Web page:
D Mr. HEWITT. Yes, sir; that is correct.

The CHAIRMAN. Well, that bill is more nearly in conformity with your recommendation than the bill that was passed by the House?

Mr. HEWITT. That is correct, sir.

The CHAIRMAN. And more nearly in conformity with the recommendations of the Power Commission.

Mr. HEWITT. Yes, sir.


Senator AIKEN. You say that most of the beneficiaries from the water would be small landowners. Mr. HEWITT. That is correct. Senator AIKEN. Are there any very large landowners below the proposed site for the dam? Mr. HEWITT. I would like to ask you what you consider a large landowner? Senator AIKEN. Anyone who owns 10,000 acres. Mr. HEWITT. There are no large landowners under this definition. Senator LAUSCHE. Couldn’t we get a tabulation of what the holdings are of the large ones? Mr. HEWITT. I think that could be prepared. I have no idea just what the total number of property owners in the valley may be. If you consider the cities and their population you have, I would say, at least 700,000 people down there. Senator LAUSCHE. Well, I merely want to say that my judgment would be influenced by the facts with reference to who and how large are the beneficiaries of this irrigation service. That is, if it is the little fellow who is receiving it in an inconsequential way that would require one answer; if there are large holders that are to receive inordinate benefits, that would require another answer. The CHAIRMAN. Do you have those figures, Mr. Hewitt? ho HEWITT. No, sir; I do not have those figures. I can obtain them.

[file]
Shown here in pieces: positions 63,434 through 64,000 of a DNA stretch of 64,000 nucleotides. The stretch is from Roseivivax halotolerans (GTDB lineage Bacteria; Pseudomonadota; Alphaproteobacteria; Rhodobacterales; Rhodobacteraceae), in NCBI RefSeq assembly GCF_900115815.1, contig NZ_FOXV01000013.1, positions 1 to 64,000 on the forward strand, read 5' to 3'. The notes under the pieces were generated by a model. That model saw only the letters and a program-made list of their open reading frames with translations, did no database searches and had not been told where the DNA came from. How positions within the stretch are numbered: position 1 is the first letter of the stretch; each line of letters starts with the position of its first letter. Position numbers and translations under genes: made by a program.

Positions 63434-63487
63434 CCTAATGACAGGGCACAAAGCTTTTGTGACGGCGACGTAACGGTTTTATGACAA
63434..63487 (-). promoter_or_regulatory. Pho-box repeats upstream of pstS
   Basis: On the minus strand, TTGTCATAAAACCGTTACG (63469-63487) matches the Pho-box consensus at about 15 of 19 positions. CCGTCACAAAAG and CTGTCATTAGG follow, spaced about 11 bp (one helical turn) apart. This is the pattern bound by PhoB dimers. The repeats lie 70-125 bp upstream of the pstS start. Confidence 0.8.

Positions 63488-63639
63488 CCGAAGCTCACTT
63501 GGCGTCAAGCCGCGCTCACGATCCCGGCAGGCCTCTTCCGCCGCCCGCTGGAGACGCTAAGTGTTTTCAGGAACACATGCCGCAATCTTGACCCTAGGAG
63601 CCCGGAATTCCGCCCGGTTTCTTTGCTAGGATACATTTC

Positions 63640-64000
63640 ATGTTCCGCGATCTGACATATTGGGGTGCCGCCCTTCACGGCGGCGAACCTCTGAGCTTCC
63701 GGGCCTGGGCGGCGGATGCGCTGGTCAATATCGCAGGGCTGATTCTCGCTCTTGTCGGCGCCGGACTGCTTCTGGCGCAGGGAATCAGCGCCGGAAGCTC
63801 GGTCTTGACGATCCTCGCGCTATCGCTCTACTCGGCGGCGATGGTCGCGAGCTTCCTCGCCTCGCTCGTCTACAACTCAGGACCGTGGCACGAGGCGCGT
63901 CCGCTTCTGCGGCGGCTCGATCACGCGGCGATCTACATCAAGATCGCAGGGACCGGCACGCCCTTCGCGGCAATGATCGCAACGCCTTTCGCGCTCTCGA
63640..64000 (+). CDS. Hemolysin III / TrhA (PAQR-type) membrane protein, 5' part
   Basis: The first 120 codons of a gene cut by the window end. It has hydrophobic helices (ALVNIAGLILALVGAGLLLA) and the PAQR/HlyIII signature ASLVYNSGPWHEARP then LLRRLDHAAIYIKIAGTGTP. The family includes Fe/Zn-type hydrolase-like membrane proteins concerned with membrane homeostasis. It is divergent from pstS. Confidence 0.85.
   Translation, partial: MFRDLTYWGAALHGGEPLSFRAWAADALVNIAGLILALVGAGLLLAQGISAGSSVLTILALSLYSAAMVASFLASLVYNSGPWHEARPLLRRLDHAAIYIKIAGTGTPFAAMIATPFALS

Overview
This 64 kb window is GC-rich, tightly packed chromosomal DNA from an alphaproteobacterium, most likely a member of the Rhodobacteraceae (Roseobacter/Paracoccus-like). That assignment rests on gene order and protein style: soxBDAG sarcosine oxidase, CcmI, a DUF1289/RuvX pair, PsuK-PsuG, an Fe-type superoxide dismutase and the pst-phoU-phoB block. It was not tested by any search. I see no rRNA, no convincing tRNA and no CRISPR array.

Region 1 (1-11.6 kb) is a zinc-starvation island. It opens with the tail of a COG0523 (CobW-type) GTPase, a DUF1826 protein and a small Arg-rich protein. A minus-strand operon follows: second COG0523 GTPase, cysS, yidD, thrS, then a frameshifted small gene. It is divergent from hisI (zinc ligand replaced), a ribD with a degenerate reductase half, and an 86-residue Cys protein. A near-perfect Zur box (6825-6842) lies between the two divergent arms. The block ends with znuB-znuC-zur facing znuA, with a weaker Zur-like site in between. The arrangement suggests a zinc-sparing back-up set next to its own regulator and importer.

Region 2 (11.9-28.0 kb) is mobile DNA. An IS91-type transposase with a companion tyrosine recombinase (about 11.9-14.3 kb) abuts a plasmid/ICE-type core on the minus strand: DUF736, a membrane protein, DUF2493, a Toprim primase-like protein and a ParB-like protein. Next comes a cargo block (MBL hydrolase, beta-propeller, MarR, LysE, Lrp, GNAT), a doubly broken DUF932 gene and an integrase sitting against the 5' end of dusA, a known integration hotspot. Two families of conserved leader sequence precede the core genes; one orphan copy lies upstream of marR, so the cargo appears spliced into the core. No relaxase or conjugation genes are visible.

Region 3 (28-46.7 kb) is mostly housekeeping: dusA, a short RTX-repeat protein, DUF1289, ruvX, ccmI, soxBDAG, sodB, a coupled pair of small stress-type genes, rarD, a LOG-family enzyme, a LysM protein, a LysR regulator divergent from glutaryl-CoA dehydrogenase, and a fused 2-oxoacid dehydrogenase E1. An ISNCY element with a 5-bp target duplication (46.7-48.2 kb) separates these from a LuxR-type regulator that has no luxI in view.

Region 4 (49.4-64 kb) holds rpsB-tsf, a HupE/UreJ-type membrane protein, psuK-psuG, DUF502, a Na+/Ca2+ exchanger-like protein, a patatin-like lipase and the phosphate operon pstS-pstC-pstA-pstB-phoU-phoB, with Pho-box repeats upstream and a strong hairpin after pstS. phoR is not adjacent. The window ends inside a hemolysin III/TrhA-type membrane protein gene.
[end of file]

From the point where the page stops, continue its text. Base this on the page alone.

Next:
The CHAIRMAN. Mr. Hewitt, was the Texas congressional delegation supporting the bill in the House which was introduced by Mr. Fisher, who is a Congressman from Texas?

Mr. HEWITT. I think so, sir.

Senator AIKEN. I might ask just one more question: Is it customary in building dams at public expense to provide free for the users water that is stored behind these dams? Is it customary in other parts of the United States?

The CHAIRMAN. Does the reclamation service do this?